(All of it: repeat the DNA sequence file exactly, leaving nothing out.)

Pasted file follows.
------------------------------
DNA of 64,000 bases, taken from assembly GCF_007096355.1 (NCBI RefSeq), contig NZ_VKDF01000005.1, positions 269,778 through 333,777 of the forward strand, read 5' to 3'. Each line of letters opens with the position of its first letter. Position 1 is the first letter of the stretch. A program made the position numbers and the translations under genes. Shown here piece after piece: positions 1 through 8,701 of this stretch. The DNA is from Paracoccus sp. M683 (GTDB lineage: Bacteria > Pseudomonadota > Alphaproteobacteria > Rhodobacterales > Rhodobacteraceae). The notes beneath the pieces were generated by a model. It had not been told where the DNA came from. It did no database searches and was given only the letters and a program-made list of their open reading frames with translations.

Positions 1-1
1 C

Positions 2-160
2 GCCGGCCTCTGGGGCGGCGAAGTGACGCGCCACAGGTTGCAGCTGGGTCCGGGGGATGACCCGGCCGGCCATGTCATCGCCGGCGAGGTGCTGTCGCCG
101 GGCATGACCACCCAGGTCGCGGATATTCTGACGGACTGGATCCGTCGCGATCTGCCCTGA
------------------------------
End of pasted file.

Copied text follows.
DNA of 64,000 bases, taken from assembly GCF_007096355.1 (NCBI RefSeq), contig NZ_VKDF01000005.1, positions 269,778 through 333,777 of the forward strand, read 5' to 3'. Each line of letters opens with the position of its first letter. Position 1 is the first letter of the stretch. A program made the position numbers and the translations under genes. Shown here piece after piece: positions 1 through 8,701 of this stretch. The DNA is from Paracoccus sp. M683 (GTDB lineage: Bacteria > Pseudomonadota > Alphaproteobacteria > Rhodobacterales > Rhodobacteraceae). The notes beneath the pieces were generated by a model. It had not been told where the DNA came from. It did no database searches and was given only the letters and a program-made list of their open reading frames with translations.

Positions 1-1
1 C

Positions 2-160
2 GCCGGCCTCTGGGGCGGCGAAGTGACGCGCCACAGGTTGCAGCTGGGTCCGGGGGATGACCCGGCCGGCCATGTCATCGCCGGCGAGGTGCTGTCGCCG
101 GGCATGACCACCCAGGTCGCGGATATTCTGACGGACTGGATCCGTCGCGATCTGCCCTGA